A still from the documentary

The spectrum is broad indeed — from a proud song describing the Dalit who became a barrister, to those that recount the travails of migrant workers to the city; from lullabies based on the teachings of the Buddha, to naughty qawaalis that celebrated sexuality equally by men and women. Almost each song is juxtaposed with evocative visuals — claustrophobic slum-dwelling illustrated by a chicken coop; “My barrister husband is coming home” juxtaposed with visuals of men sweeping the streets. As Patwardhan points out, this is not an ethnographic film. “It is a record of the people and events I encountered. Many were not recognised as singers. Saraswati Bansode was a housewife. Shanta Bai Gadpaile's husband was a poet and she remembers his songs. The tradition is so strong that ordinary people just sang.”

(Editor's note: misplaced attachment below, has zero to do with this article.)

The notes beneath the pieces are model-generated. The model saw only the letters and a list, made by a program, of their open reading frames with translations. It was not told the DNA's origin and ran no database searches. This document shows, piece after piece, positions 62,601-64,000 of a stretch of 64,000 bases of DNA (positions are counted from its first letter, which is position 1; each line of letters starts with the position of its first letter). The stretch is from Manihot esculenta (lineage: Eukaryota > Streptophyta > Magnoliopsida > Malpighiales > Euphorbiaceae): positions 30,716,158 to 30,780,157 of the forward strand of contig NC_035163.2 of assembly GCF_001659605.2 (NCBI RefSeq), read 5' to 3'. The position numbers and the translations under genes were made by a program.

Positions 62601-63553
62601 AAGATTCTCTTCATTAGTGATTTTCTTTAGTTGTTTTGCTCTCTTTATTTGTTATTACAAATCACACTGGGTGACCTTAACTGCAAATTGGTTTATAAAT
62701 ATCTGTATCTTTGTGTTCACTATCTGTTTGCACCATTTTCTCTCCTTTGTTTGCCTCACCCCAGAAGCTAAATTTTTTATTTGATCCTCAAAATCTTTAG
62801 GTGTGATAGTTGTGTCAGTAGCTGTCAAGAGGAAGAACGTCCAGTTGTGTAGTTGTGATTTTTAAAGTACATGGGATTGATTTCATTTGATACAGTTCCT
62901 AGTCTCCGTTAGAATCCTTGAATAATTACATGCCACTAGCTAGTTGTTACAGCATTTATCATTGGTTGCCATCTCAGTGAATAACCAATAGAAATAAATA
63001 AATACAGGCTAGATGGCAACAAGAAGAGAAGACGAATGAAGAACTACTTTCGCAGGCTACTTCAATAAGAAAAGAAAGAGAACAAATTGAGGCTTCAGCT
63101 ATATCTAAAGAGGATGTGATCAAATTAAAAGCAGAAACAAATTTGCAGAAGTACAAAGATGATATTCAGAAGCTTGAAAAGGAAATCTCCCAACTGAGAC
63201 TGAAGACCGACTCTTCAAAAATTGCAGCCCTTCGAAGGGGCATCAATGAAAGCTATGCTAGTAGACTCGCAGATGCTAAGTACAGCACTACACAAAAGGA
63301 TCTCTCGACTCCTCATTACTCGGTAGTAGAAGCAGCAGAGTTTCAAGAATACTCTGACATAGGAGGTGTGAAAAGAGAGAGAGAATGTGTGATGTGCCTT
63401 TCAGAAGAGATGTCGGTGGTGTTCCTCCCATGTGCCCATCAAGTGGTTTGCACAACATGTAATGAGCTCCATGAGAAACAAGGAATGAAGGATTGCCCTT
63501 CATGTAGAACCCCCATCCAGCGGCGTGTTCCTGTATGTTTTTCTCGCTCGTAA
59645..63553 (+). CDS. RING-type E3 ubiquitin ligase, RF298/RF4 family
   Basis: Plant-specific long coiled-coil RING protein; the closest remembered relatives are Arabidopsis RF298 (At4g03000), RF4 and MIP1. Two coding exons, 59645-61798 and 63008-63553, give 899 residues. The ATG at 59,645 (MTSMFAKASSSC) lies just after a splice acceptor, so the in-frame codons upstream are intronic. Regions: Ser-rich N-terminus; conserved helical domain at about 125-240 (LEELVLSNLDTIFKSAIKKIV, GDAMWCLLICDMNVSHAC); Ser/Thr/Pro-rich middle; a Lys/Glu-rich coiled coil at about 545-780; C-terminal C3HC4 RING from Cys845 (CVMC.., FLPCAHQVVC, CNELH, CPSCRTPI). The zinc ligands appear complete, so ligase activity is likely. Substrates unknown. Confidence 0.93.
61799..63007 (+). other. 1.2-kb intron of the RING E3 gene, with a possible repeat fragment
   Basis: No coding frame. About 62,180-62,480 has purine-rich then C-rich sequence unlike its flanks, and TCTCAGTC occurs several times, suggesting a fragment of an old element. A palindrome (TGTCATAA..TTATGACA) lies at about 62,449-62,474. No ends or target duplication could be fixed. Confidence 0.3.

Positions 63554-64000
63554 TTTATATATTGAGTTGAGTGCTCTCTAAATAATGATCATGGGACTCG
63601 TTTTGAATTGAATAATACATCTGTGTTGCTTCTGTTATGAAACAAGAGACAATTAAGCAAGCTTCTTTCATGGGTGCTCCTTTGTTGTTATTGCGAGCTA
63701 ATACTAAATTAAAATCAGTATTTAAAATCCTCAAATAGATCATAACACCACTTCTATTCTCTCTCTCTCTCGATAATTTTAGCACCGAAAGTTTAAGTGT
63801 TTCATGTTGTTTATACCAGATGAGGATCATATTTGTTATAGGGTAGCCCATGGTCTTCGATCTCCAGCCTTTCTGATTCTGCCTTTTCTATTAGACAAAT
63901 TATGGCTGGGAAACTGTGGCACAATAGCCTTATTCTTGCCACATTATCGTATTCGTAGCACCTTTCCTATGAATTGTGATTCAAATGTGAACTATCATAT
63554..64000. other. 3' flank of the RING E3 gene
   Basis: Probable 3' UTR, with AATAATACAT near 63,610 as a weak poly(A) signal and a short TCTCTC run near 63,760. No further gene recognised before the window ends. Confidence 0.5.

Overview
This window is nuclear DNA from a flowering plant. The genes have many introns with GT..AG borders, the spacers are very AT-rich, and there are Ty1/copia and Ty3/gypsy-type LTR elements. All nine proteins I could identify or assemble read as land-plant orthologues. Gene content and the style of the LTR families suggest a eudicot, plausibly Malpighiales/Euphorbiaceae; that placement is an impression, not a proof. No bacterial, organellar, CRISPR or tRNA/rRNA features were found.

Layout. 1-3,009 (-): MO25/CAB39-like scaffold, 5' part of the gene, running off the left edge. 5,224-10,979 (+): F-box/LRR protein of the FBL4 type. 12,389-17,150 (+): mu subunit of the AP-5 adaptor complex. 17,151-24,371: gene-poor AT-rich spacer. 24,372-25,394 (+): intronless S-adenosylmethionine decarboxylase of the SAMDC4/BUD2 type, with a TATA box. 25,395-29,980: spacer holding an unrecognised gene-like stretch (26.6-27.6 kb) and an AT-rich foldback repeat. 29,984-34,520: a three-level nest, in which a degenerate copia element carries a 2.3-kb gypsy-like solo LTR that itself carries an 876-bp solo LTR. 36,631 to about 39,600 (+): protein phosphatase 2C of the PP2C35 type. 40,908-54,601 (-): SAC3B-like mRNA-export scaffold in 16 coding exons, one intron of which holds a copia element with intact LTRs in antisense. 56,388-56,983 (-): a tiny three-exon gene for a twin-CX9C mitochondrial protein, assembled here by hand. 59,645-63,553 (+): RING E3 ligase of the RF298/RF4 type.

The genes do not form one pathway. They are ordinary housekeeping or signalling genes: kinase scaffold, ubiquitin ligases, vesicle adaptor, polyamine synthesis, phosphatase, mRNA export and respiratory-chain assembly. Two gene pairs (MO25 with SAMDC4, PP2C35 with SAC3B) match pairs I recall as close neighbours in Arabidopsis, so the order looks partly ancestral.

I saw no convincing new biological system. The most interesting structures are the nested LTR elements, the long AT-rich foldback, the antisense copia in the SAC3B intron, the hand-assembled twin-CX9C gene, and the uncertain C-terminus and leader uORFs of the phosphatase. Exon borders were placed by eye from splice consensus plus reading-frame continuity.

Many songs in the film narrate the game politicians have played with Dalits. In one instance, at an Ambedkar Jayanti function, small boys are dancing to the tune of “In the Mumbai... we are the Bhai..” from Bollywood's “Shootout At Lokhandwala”. Somehow the lyrics fit — Dalits have been used by the underworld, as well as political parties. 

Actual statistics higher
The mention of the Khairlanji incident was thus expected. “Official records show that two Dalits are raped and three killed daily. The actual statistics are higher. The film speaks of two other cases from Beed — a teacher murdered and a girl raped. So people cannot say that Khairlanji was a one-off incident which won't happen again. These incidents are part of our daily occurrence,” says Patwardhan.